Jun 10

The following is written by a burn care worker concerning the use of burdock leaves in dressing of burns. The burn care worker is a Certified Master Herbalist and a practicing midwife with over 175 births. She uses the method recommended by John Keim, an Amish burn caretaker, to treat burns.

Burdock Leaves – An Innovative Burn Treatment

–by a Burn Care Worker

Burdock Plant

Burdock Plant

Who ever heard of treating burns with burdock? Mainstream medicine is certainly not promoting this treatment. But mainstream medicine is having a lot of trouble with treating burns. Deep burns often heal poorly. They struggle with infection especially in a hospital situation where we all know that germs abound.

Burn patients have lots of pain and anyone whose loved one has gone through treatment for serious burns knows that wound dressing changes usually necessitate morphine or stronger medicine for the patient to be able to stand the treatment.

Burdock Flower

Burdock Flower

Burn care for 2nd and 3rd degree burns often costs the family lots of money and time in the hospital. Using burdock and B&W nearly always results in a greatly shortened healing time, no skin grafts and much less scarring.

Enter, the lowly burdock. This plant is actually a weed that most farmers despise and do all they can to get rid of, but it comes in handy for pain management and speeds healing time greatly. It eases dressing changes and seems to impede bacterial growth on the wound site and it also provides a great moisture barrier.

Burdock Leaf

Burdock Leaf

This, which by the way, is what burn units are looking for when they think of great burn care. And, it costs nothing if you harvest it yourself.

How in the world did anyone begin to use burdock in this way? John Keim, an Amish alternative practitioner, was in dire need for a remedy to treat the burns on his own son and he had gone to the woods to meditate and seek Divine guidance.

In due time, his attention was drawn to some nice, big plantain leaves right before him which he believed would serve as an ideal non-stick barrier between the salve he had applied to his son’s body and the gauze body wrap.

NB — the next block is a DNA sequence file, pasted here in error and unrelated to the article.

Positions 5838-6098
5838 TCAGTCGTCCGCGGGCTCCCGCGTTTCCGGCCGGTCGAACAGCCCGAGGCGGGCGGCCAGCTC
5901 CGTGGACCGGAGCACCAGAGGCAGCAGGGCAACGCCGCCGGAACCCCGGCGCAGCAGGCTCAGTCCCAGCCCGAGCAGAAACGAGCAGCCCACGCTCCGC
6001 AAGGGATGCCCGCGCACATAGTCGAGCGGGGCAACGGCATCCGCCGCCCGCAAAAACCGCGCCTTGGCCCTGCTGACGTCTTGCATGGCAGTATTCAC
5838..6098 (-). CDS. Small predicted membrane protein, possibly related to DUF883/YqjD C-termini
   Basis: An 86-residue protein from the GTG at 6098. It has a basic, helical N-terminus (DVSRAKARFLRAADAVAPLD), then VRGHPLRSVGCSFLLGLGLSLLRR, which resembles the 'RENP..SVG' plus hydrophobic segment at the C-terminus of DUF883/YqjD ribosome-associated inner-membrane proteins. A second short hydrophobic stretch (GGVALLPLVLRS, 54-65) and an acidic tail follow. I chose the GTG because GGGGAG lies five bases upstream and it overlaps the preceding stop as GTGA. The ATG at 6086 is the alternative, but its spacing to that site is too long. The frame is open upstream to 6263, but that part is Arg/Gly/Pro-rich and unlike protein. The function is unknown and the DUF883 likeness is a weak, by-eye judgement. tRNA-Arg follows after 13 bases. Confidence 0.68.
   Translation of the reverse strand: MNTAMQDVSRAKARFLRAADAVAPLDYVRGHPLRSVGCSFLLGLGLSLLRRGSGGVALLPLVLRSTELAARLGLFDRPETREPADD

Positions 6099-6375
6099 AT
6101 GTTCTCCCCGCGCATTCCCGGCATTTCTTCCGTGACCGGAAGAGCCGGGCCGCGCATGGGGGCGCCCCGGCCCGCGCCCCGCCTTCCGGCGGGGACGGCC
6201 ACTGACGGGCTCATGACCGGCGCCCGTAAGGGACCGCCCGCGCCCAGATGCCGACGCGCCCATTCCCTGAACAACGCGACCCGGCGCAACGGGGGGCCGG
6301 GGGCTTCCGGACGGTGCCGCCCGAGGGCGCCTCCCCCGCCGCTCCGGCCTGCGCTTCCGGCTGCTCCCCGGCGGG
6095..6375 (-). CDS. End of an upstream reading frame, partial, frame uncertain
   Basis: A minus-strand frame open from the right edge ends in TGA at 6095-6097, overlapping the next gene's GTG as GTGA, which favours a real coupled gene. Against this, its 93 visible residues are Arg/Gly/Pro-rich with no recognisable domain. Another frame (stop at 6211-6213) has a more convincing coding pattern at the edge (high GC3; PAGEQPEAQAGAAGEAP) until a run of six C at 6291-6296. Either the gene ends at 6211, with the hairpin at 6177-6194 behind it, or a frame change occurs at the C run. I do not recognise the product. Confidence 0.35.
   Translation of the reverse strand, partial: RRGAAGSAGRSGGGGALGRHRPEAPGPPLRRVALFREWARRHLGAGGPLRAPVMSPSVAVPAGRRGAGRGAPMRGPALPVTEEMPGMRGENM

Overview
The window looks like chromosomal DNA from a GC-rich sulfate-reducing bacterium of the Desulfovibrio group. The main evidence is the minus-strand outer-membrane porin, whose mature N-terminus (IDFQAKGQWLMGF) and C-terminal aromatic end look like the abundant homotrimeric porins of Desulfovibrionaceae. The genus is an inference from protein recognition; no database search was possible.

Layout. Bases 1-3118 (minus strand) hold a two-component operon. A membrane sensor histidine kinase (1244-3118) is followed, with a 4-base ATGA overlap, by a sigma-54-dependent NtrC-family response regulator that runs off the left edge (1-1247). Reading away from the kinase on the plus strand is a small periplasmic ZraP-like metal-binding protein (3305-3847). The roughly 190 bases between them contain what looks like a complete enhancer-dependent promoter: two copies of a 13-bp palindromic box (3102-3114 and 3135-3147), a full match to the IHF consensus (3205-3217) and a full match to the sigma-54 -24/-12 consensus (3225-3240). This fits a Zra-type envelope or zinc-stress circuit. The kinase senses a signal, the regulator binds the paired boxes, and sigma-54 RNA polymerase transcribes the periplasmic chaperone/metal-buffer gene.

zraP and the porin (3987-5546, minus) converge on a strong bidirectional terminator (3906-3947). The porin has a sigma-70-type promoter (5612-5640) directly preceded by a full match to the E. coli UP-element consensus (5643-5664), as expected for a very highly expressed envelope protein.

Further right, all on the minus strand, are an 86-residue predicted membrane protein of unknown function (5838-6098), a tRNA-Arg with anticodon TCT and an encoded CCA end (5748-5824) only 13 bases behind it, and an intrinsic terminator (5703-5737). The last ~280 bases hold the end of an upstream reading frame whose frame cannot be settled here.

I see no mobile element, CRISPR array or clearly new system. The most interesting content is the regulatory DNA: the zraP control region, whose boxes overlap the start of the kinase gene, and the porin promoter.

It worked, but later, it was discovered that burdock leaves are more effective, although plantain leaves are still used under certain circumstances.

As Keim used the plantain, grape and other leaves in his burn dressing, he kept experimenting. Burdock came to be the leaf of choice for the reasons I mentioned above. Another reason is the size and the availability of the burdock. Burdocks leaves get HUGE. A large leaf can cover a small child’s back in one application.

For a full account of how through seeking Divine guidance this treatment was discovered see this article on John Keim.

Study your plant. Learn where it grows. These plants grow at field and roadside edges and even cover fields at times, to their owners dismay. Harvest the leaves when they are larger than a man’s hand. I like them when they are a good bit larger than that.

Wait until the dew is dry in the morning and the sun is shining. Cut the leaves, making sure to use only good quality, clean ones. Bring them home and cut off the rib on the back. I have learned by trial and error to take a large scissors and cut the main rib off as close to the leaf as possible.

If you cut through the leaf, when it dries it splits wide open. You will learn by experimenting. Lay out the leaves to dry, in a warm, dark place. I lay mine all over a double bed in a room where no one sleeps at the moment. Lay them as flat as possible. It takes 4-7 days for the leaves to dry.

When the leaves are fully dry, (make sure they are or they will mold) place them carefully in a plastic tub with a tight lid, about shoe box size. You can use a cardboard shoe box if you wish. Store these until you need them and then rehydrate them using the following method.

Bring water to boil in a large kettle. When the water is boiling turn off the heat. Carefully lower the leaf into the water and let it hydrate. When it turns a nice green, dip it out gently and lay it flat on a sheet of paper towel or Chux pad. I like the green pads that folks use to protect the bed from getting wet.

Fold that pad in half and lay your hydrated leaves on this, side by side. I am speaking of how you would do if you had a large area to cover. Now, spread your B&W salve thickly over the burned area and place a wet leaf over the salve.

This leaf will help to keep in the moisture and fight bacteria and relieve pain. We like to put a sterile ABD pad over the leaf and then wrap the area with rolled gauze. The end result is a neat looking, padded bandage which really protects the burn.